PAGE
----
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Harlem World: Doing Race and Class in Contemporary Black America



Pub. Date:
Univ of Chicago Pr
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Harlem is one of the most famous neighborhoods in the worlda historic symbol of both black cultural achievement and of the rigid boundaries separating the rich from the poor. But as this book shows us, Harlem is far more culturally and economically diverse than its caricature suggests: through extensive fieldwork and interviews, John L. Jackson reveals a variety of social networks and class stratifications, and explores how African Americans interpret and perform different class identities in their everyday behavior.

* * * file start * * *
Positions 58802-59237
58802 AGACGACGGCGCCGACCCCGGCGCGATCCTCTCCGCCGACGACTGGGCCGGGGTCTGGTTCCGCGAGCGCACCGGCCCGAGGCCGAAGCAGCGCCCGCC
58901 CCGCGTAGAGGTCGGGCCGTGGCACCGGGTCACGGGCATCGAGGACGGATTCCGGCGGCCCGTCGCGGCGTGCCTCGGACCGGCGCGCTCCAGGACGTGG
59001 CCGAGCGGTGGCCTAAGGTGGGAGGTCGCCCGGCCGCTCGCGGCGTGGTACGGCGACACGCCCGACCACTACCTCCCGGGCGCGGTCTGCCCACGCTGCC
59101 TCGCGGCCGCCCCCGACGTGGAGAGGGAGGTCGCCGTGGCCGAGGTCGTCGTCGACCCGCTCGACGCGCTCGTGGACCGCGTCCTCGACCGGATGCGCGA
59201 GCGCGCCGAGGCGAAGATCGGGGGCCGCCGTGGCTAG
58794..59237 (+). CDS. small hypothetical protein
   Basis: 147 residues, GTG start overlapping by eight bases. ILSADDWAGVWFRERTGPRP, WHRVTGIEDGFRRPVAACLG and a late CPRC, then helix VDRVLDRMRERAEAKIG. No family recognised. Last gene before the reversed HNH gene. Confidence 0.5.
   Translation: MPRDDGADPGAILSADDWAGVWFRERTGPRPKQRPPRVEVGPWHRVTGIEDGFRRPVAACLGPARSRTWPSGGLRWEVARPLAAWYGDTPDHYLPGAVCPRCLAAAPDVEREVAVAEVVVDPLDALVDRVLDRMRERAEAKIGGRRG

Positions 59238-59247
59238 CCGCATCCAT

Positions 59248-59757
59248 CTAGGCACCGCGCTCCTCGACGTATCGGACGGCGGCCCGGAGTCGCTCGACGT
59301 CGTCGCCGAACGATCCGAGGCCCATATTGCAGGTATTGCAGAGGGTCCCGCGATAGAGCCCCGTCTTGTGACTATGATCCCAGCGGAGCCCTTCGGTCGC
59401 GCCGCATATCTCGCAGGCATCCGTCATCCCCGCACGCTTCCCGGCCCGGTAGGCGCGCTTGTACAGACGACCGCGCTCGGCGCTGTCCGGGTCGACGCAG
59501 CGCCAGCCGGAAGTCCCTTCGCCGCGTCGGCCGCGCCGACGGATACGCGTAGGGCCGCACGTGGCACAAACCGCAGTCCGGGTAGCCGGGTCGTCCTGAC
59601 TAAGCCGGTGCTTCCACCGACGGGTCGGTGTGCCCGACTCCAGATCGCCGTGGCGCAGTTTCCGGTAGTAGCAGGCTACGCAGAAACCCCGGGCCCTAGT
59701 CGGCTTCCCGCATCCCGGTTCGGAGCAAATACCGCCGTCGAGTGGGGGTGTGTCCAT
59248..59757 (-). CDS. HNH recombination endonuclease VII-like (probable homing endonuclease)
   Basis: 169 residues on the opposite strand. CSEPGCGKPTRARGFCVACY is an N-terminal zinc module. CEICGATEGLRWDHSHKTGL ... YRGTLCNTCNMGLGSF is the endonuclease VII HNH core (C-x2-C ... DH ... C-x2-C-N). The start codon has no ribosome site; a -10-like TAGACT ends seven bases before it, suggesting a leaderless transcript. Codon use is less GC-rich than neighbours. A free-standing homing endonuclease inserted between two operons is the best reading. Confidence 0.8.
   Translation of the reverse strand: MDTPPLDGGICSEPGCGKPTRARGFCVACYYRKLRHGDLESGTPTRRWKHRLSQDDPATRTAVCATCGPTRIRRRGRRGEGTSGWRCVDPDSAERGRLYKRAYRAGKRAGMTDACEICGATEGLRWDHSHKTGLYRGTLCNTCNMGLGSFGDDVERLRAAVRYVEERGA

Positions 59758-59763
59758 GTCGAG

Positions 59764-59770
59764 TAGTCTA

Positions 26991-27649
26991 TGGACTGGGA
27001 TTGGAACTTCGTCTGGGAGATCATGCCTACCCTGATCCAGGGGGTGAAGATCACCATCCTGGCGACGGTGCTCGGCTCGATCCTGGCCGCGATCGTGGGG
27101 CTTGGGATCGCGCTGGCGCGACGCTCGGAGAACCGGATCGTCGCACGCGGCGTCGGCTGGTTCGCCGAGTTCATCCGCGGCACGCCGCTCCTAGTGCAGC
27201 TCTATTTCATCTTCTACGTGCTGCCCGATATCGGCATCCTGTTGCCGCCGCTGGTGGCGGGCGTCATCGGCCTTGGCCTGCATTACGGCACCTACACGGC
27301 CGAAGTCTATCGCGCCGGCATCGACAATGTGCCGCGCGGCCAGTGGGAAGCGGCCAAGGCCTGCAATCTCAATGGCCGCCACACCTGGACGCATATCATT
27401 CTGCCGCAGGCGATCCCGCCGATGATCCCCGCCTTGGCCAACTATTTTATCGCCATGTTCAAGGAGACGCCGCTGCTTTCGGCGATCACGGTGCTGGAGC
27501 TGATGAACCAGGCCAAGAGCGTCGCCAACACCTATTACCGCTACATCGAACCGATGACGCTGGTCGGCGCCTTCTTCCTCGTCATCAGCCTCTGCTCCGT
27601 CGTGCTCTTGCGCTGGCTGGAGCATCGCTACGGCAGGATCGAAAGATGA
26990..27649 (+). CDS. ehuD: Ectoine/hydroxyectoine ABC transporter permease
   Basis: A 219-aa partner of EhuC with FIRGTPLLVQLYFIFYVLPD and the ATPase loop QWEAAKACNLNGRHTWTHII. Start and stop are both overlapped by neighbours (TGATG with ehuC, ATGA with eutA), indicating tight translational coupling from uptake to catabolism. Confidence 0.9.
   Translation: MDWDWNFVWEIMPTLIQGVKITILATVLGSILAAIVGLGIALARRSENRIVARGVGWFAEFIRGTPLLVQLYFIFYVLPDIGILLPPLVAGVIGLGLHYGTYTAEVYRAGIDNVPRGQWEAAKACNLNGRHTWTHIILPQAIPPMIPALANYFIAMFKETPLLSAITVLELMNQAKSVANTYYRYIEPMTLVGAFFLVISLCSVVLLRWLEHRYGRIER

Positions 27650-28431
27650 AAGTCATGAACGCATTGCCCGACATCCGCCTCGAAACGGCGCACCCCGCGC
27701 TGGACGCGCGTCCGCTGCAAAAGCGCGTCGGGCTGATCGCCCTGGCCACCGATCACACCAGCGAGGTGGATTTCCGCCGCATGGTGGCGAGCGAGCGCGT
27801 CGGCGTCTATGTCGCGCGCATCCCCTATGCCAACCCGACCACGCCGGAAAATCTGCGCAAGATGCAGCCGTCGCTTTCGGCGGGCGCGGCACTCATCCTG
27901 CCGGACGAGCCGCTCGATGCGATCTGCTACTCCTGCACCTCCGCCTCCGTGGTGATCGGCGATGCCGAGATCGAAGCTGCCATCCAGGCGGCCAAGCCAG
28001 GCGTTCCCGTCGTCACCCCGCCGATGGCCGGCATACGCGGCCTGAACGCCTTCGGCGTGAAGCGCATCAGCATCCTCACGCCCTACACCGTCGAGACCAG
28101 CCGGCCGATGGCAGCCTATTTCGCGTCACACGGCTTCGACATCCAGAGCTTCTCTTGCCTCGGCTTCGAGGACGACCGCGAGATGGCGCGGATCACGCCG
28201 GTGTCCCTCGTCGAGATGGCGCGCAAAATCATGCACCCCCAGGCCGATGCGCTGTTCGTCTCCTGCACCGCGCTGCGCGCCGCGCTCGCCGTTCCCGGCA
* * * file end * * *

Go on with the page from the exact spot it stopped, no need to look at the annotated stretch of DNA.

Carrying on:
Author Biography

John L. Jackson Jr. is an assistant professor of cultural anthropology at Duke University.

Table of Contents

Preface ix
Introduction: Doing Harlem, Touring Harlemworld 1(16)
Making Harlem Black: Race, Place, and History in ``African Americans' Africa''
Class Histories and Class Theories in a Raceful Social World
Birthdays, Basketball, and Breaking Bread: Negotiating with Class in Contemporary Black America
Class(ed) Acts, or Class Is as Class Does
White Harlem: Toward the Performative Limits of Blackness
Cinematicus Ethnographicus: Race and Class in an Ethnographic Land of Make-Believe
Conclusion: Undoing Harlemworld 223(10)
Notes 233(40)
Index 273

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